“Snakehead” review: nightmares on the way to the American dream

“Snakehead” is an unvarnished look at the seedy intersections between organized crime and human trafficking in today’s Chinatown in New York City. In his welcome but simplistic In addition to the American Criminal Family Saga, writer-director Evan Jackson Leong creates a shameless space for a wicked family with a strong bond.

Telling the story through an intra-diasporic perspective, Leong positions Chinese-American kingpin Dai Mah (Jade Wu) and her sons against sister Tse (Shuya Chang), a Chinese national who owes Dai Mah nearly $ 60,000. for its smuggling into the United States and is ready to become a human trafficker herself to pay off the debt.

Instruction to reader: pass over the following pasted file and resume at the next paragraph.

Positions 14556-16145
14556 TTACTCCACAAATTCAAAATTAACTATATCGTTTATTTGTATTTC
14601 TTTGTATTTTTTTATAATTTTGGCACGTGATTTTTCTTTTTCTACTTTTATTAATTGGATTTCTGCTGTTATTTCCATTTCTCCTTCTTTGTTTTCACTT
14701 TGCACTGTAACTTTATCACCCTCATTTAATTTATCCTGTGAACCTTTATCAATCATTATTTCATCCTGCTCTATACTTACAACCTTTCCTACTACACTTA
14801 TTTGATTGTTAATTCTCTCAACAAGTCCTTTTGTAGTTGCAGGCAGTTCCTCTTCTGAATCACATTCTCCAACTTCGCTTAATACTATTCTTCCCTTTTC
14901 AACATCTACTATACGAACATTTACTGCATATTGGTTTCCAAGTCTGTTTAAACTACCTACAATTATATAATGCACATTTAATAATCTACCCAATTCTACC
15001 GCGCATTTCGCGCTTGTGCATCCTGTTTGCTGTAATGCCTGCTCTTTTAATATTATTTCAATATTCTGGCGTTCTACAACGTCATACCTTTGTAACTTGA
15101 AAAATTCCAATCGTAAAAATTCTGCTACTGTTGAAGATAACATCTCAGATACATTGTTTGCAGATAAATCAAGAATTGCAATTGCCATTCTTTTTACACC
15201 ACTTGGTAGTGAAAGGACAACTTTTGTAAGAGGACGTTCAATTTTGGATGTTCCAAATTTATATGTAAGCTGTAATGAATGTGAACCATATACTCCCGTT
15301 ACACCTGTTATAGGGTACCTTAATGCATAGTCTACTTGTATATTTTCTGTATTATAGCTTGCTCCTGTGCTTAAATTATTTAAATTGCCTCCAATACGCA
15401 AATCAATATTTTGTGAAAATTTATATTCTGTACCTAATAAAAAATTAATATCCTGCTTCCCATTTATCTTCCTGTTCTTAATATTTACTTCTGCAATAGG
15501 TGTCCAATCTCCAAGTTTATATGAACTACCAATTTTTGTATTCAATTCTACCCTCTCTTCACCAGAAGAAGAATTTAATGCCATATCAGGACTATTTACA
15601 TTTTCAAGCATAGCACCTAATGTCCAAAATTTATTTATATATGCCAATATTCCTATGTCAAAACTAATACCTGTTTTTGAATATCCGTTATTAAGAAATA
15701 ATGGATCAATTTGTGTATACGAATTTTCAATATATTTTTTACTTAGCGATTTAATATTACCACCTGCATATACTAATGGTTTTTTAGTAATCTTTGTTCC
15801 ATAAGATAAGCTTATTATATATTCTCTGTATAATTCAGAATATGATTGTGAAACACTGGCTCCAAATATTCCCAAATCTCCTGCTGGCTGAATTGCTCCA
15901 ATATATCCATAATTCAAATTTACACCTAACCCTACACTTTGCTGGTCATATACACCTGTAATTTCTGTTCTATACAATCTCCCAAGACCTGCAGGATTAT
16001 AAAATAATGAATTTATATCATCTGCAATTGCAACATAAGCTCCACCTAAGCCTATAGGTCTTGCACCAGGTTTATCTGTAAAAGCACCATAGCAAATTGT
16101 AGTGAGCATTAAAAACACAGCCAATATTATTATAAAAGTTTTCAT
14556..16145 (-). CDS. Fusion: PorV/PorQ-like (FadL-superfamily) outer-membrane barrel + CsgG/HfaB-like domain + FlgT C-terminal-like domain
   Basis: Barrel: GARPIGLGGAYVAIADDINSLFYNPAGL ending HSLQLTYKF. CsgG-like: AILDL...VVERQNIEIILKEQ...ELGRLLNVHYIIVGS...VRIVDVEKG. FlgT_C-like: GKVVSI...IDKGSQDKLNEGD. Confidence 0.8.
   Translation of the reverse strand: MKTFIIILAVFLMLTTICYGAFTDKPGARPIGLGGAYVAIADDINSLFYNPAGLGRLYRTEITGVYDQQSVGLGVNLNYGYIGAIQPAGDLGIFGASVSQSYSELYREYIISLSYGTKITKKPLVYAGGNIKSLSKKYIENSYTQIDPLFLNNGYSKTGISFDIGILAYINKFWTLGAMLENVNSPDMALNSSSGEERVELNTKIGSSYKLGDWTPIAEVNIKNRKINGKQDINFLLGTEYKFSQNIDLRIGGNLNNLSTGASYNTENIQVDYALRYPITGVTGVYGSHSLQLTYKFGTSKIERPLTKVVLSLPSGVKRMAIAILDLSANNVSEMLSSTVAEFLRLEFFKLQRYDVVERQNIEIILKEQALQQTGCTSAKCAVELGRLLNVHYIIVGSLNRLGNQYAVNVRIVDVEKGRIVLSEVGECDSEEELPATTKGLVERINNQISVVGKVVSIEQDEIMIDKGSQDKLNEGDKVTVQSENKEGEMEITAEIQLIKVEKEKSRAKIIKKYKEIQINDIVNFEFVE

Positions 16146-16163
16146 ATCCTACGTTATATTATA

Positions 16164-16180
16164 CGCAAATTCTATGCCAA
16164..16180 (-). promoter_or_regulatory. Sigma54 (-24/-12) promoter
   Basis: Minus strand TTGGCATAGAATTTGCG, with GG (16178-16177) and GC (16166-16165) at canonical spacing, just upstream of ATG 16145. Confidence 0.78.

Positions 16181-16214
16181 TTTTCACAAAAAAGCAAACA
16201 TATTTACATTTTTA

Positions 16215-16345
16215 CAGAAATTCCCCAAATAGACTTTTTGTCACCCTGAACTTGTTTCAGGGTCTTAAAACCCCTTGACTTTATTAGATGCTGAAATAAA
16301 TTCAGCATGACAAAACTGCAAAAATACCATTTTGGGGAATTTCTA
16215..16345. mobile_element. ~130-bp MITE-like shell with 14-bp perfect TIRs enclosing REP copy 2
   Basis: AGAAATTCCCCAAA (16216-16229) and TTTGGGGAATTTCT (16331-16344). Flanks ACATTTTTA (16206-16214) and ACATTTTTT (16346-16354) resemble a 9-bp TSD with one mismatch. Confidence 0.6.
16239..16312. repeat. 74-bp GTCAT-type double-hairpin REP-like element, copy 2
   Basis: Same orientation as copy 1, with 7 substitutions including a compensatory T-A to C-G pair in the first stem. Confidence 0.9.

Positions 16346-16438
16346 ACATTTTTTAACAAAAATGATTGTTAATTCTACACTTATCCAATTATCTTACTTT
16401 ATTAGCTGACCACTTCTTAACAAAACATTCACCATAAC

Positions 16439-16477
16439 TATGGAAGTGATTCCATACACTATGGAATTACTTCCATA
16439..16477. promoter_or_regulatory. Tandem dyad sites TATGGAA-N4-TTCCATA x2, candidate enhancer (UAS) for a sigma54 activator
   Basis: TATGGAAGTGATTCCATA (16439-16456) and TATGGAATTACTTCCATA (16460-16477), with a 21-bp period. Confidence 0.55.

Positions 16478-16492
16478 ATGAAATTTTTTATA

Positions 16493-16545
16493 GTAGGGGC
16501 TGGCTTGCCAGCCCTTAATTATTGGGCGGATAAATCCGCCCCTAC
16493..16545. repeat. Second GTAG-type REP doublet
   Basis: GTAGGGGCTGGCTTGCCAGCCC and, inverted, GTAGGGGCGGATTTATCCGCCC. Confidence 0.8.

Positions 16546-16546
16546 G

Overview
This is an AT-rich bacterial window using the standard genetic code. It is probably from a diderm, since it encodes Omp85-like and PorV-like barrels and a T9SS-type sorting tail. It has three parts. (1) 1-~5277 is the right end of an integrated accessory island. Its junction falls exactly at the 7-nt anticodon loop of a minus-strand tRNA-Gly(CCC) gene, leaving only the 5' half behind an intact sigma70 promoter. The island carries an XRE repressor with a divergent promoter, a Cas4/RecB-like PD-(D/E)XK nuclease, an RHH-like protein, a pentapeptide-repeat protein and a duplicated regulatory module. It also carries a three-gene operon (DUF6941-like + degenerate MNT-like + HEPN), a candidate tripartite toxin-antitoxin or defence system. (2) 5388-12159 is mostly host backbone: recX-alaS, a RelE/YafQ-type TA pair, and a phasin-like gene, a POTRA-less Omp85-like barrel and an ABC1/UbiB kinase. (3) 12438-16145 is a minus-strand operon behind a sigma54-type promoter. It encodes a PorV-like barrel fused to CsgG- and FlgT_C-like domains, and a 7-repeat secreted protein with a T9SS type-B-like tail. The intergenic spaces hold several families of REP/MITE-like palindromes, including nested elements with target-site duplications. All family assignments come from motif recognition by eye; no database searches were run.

The film aims to be both an insider’s look at the global human trafficking apparatus, including its tragic costs, and a redemptive tale of the women at the center of this criminal world. Leong is more successful in the first than in the second.

Wu plays Dai Mah with an unadorned abandon that often makes her feel like the protagonist of the film, but even her performance can’t overcome narrative missteps. The script categorically makes its female characters strong or weak, fueling a stilted quest to prove themselves worthy of redemption in the eyes of the drab men around them. Leong confuses motherhood with a personality characteristic and positions this fact as the reason why Sister Tse is worthy of a hero’s pedestal despite her complicity in Dai Mah’s crimes. It is hollow and reductive. Add to that the aimless voiceover, overblown flashbacks to the point of diluting meaning and a few weak fight scenes, and “Snakehead” tumbles too gently under the weight of his ambition.

Snake head
Unclassified. Duration: 1 hour 29 minutes. In theaters and available to rent or purchase on Apple TV, Vudu and other streaming platforms and pay TV operators.

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